Janez Orešnik

Janez Orešnik (born 12 December 1935) is a Slovene linguist.

He was born in Ljubljana, Slovenia. He finished his undergraduate studies in comparative Indo-European linguistics at the University of Ljubljana in 1958, and completed his Ph.D. in Germanic Linguistics at the same institution in 1965. He continued with post-doctoral studies at the University of Copenhagen (1959–1961), University of Zagreb (1962–1963), University of Reykjavik (1965–1966) and Harvard University (1969–1970).

Orešnik is an internationally recognized specialist in comparative linguistics. He served as chair of the Department of Comparative and General Linguistics at the University of Ljubljana from 1990 to 2004. He is a member of the Slovenian Academy of Sciences and Arts and a member of the European Academy of Sciences and Arts.[1]

Until 1990 Orešnik focused on Germanic comparative linguistics and on Scandinavian languages, especially Icelandic. He formulated and partly substantiated some phonological rules of Icelandic. He described several non-standard phenomena of Icelandic phonology, especially within the preterit subjunctive and the imperative. His main publication from this period is Studies in the Phonology and Morphology of Icelandic (1985). The volume won the Slovenian Boris Kidrič Foundation Award in 1987. Since 1985 Orešnik, together with a team of younger colleagues, has been developing a theory of strong and weak variants in syntax within Natural Linguistics; that is, synonymous syntactic units that compete with one another in the history of the language. The team has formulated hypotheses about the direction of this competition and has checked the hypotheses in language material. The group organized two international conferences on Natural Linguistics (including the theory of strong and weak variants) at the University of Maribor, Slovenia, in 1993 and 1996. This theory is sometimes called the Slovenian model of Natural Syntax in international circles. After 1999, Orešnik abandoned the notion of strong and weak variants, calling them (morpho)syntactic variants instead. He has published two volumes on this framework: A predictable aspect of (morpho)syntactic variants (2001), and Naturalness in (morpho)syntax: English examples (2004).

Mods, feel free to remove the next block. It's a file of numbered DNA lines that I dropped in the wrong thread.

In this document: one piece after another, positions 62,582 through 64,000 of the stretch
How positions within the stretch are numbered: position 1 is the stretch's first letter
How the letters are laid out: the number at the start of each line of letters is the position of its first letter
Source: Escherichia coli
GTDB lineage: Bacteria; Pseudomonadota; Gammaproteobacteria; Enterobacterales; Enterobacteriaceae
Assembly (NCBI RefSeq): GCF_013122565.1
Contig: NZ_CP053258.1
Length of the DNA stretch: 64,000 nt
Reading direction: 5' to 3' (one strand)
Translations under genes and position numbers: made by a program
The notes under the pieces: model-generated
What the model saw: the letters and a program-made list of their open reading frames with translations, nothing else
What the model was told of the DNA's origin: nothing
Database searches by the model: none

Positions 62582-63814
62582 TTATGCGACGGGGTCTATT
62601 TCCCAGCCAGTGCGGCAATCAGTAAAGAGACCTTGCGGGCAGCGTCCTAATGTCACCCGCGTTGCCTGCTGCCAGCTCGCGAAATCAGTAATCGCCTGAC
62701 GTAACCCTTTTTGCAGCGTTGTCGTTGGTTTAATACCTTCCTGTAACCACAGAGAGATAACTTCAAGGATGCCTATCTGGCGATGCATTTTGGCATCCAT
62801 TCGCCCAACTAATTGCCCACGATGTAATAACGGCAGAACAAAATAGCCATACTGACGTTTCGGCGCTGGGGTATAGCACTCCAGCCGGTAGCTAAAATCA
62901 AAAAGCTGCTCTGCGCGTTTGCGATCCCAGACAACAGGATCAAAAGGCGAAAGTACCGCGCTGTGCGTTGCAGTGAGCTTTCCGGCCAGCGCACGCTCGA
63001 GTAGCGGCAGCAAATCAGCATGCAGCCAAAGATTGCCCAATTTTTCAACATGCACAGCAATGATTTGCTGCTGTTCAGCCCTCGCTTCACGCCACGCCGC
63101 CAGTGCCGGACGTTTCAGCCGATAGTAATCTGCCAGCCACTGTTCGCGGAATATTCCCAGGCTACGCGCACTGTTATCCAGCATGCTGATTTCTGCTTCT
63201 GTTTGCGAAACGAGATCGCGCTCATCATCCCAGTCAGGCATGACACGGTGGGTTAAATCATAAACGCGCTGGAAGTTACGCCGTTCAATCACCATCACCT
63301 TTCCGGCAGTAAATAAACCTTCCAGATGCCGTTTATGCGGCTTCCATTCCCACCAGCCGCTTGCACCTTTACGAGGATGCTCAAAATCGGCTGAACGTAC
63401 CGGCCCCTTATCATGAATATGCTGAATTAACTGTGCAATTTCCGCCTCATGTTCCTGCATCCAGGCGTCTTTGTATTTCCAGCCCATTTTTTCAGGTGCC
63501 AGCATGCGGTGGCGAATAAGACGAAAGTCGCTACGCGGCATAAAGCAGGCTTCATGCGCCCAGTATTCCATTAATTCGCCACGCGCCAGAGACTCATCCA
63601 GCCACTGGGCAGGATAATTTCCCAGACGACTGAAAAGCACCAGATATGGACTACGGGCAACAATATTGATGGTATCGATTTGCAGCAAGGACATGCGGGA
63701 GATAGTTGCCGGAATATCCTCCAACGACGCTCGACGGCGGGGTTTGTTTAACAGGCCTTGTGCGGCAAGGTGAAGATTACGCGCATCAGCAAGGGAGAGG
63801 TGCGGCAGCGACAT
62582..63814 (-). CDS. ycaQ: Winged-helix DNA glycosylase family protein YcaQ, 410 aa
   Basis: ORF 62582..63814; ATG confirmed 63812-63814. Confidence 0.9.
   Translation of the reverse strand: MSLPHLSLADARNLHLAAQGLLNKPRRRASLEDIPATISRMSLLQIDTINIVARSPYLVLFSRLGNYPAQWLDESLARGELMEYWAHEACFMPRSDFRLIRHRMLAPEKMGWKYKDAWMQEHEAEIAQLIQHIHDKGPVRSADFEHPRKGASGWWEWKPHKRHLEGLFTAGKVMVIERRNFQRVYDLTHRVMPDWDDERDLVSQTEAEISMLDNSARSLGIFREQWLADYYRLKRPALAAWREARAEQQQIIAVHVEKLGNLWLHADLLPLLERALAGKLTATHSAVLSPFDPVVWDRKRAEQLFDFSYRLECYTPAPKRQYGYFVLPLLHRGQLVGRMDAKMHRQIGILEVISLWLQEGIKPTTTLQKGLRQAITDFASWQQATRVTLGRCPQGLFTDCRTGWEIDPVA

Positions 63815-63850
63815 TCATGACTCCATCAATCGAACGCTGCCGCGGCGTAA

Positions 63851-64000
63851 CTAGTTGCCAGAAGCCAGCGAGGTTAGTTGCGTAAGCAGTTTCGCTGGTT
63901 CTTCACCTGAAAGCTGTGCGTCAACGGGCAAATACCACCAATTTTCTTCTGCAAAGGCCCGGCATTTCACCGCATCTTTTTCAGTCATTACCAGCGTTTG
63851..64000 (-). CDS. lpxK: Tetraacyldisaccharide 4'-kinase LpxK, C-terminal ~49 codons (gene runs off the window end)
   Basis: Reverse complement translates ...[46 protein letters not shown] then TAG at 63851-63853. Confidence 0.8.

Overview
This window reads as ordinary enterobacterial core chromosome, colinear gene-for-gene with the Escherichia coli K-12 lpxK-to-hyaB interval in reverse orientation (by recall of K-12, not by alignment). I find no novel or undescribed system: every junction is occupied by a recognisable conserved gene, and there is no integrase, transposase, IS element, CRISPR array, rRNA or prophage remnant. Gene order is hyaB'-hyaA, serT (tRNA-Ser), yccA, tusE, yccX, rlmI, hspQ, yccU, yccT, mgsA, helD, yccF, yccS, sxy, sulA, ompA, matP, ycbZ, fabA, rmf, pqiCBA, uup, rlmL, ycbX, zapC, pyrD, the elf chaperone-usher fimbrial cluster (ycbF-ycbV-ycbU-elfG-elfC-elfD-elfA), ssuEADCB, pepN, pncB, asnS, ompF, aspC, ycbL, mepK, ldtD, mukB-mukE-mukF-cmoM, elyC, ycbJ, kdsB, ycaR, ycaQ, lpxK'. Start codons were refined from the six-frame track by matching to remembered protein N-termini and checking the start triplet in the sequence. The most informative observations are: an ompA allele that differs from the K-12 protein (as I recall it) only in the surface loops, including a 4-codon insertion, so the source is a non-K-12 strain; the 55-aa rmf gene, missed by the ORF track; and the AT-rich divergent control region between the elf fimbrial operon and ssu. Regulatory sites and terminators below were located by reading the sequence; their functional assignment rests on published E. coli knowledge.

Janez Orešnik received the Golden Order of Merit (zlati red za zasluge) of the Republic of Slovenia in 2004 and the highest Slovenian academic recognition, the Zois Award for lifetime achievements, on November 21, 2007.


  1. "Members". European Academy of Sciences and Arts. Retrieved 19 November 2010.
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